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Keywords:

  • neurogranin;
  • calcium;
  • calmodulin;
  • protein kinase C;
  • synaptic plasticity;
  • memory

Abstract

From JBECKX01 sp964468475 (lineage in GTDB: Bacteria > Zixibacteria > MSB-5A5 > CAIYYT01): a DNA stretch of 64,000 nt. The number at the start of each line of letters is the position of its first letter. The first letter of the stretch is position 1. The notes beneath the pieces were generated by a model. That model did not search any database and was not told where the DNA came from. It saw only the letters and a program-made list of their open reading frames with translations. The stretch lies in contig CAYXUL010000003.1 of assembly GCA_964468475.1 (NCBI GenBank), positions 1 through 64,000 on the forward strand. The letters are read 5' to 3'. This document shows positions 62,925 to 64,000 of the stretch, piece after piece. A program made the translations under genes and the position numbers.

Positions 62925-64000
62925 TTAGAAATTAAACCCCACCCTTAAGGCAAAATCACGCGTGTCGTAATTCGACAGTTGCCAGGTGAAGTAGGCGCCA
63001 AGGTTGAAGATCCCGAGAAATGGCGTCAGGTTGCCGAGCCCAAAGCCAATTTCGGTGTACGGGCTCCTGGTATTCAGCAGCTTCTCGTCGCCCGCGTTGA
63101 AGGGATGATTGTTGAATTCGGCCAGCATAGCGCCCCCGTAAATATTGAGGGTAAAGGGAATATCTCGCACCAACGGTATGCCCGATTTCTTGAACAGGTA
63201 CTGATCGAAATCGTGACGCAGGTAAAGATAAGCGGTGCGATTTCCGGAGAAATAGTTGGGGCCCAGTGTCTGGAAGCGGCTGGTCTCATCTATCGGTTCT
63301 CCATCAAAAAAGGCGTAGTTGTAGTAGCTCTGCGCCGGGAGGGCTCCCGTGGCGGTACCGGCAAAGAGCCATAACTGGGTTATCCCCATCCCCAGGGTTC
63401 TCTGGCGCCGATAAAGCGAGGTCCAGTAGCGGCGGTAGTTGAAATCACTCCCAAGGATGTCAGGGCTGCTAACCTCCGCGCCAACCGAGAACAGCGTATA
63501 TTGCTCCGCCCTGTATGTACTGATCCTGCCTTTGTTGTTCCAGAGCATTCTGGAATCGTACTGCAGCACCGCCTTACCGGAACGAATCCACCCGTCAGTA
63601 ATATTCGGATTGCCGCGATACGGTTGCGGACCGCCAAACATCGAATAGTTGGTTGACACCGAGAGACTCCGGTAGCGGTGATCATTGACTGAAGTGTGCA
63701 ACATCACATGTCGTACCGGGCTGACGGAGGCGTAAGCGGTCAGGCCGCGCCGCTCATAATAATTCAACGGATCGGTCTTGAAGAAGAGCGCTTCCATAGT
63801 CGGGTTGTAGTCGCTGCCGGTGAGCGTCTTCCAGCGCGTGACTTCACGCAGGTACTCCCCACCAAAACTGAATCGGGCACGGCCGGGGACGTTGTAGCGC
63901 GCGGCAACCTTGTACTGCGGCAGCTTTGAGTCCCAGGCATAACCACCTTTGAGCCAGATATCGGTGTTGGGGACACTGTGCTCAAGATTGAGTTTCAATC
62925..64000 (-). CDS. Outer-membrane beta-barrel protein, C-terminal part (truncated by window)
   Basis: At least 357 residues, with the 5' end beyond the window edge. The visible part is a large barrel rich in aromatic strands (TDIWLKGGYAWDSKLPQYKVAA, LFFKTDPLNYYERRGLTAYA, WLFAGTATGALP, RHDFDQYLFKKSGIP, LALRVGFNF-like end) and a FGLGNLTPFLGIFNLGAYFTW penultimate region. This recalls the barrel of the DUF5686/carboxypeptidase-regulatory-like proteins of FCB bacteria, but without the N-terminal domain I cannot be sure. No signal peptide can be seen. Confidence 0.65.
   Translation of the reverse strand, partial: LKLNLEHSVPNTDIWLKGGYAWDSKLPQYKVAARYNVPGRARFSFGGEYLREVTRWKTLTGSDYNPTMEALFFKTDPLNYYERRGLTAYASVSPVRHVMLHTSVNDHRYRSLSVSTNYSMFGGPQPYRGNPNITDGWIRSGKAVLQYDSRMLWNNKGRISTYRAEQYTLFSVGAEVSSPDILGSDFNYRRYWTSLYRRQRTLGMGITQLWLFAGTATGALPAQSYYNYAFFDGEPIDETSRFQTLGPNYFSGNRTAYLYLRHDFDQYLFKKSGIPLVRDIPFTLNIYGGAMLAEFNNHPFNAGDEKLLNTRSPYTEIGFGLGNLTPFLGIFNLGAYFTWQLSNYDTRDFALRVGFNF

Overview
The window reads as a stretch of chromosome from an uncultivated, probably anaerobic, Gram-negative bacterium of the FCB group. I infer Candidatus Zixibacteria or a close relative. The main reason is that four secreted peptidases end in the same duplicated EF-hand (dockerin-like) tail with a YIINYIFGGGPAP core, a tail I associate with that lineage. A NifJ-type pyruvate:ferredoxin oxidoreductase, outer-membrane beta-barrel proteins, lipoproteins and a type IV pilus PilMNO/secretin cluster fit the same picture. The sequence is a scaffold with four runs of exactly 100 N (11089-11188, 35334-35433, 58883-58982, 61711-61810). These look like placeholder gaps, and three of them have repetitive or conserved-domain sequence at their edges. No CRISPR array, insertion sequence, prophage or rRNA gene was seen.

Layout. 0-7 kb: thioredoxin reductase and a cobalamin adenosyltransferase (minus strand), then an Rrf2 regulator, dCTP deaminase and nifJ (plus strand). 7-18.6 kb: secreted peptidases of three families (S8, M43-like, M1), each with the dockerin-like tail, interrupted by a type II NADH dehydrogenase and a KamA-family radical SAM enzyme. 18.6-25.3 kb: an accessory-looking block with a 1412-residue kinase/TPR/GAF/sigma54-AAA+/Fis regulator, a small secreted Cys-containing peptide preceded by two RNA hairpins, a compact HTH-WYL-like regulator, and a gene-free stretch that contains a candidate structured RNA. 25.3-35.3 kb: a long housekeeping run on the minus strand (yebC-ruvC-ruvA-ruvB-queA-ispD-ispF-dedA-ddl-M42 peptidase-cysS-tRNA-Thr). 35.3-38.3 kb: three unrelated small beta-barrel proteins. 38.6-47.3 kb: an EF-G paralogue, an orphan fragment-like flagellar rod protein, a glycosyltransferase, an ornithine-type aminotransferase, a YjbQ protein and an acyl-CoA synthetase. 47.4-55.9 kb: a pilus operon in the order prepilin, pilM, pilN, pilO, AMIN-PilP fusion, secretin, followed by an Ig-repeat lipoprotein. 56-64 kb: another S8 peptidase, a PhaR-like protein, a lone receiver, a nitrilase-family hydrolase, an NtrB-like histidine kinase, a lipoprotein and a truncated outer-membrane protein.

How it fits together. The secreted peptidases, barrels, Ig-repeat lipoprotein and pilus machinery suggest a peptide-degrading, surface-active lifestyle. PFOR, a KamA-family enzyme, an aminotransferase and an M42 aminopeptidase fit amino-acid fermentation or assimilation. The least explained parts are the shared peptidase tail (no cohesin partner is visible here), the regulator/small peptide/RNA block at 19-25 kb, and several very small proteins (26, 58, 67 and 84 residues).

Neurogranin (Ng) (also named RC3, p17 or BICKS) is a small protein originally identified in rat brain and abundantly expressed in several telencephalic areas, such as the cerebral cortex, hippocampus, amygdala, and striatum. In neurons, it is found concentrated at dendritic spines where it participates in synaptic signaling events through the regulation of calmodulin (CaM) availability. Ng features an IQ motif that mediates its interaction with CaM and phosphatidic acid (PA) and that is phosphorylated by protein kinase C (PKC) at serine 36 (Ser36). Ser36-phosphorylated Ng is unable to bind either CaM or PA. Ng knockout mice display an apparently normal phenotype; however, they show severe deficits in spatial and emotional learning and a decrease in LTP induction, mostly due to the attenuation of the signaling that depends on calcium/CaM kinase II (CaMKII), PKC, and protein kinase A (PKA) activation. The present review is an update on the most relevant information about Ng expression, localization, interactions, and modifications as well as on its role in synaptic plasticity. © 2010 IUBMB IUBMB Life, 62(8): 594–606, 2010.